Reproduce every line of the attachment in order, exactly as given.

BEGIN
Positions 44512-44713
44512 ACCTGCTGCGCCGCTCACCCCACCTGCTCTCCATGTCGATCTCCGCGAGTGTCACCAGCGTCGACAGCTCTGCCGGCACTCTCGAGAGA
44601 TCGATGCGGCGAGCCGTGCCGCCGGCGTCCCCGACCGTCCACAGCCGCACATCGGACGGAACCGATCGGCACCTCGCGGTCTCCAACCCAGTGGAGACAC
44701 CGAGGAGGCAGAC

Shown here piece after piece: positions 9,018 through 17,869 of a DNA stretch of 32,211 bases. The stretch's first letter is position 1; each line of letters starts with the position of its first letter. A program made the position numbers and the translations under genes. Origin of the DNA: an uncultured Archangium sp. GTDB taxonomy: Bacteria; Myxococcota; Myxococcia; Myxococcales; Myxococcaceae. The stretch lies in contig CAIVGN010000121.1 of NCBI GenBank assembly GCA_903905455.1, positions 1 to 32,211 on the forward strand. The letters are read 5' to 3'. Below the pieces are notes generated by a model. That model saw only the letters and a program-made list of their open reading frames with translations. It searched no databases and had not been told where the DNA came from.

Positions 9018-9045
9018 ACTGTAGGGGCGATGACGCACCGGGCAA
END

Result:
Positions 44512-44713
44512 ACCTGCTGCGCCGCTCACCCCACCTGCTCTCCATGTCGATCTCCGCGAGTGTCACCAGCGTCGACAGCTCTGCCGGCACTCTCGAGAGA
44601 TCGATGCGGCGAGCCGTGCCGCCGGCGTCCCCGACCGTCCACAGCCGCACATCGGACGGAACCGATCGGCACCTCGCGGTCTCCAACCCAGTGGAGACAC
44701 CGAGGAGGCAGAC

Shown here piece after piece: positions 9,018 through 17,869 of a DNA stretch of 32,211 bases. The stretch's first letter is position 1; each line of letters starts with the position of its first letter. A program made the position numbers and the translations under genes. Origin of the DNA: an uncultured Archangium sp. GTDB taxonomy: Bacteria; Myxococcota; Myxococcia; Myxococcales; Myxococcaceae. The stretch lies in contig CAIVGN010000121.1 of NCBI GenBank assembly GCA_903905455.1, positions 1 to 32,211 on the forward strand. The letters are read 5' to 3'. Below the pieces are notes generated by a model. That model saw only the letters and a program-made list of their open reading frames with translations. It searched no databases and had not been told where the DNA came from.

Positions 9018-9045
9018 ACTGTAGGGGCGATGACGCACCGGGCAA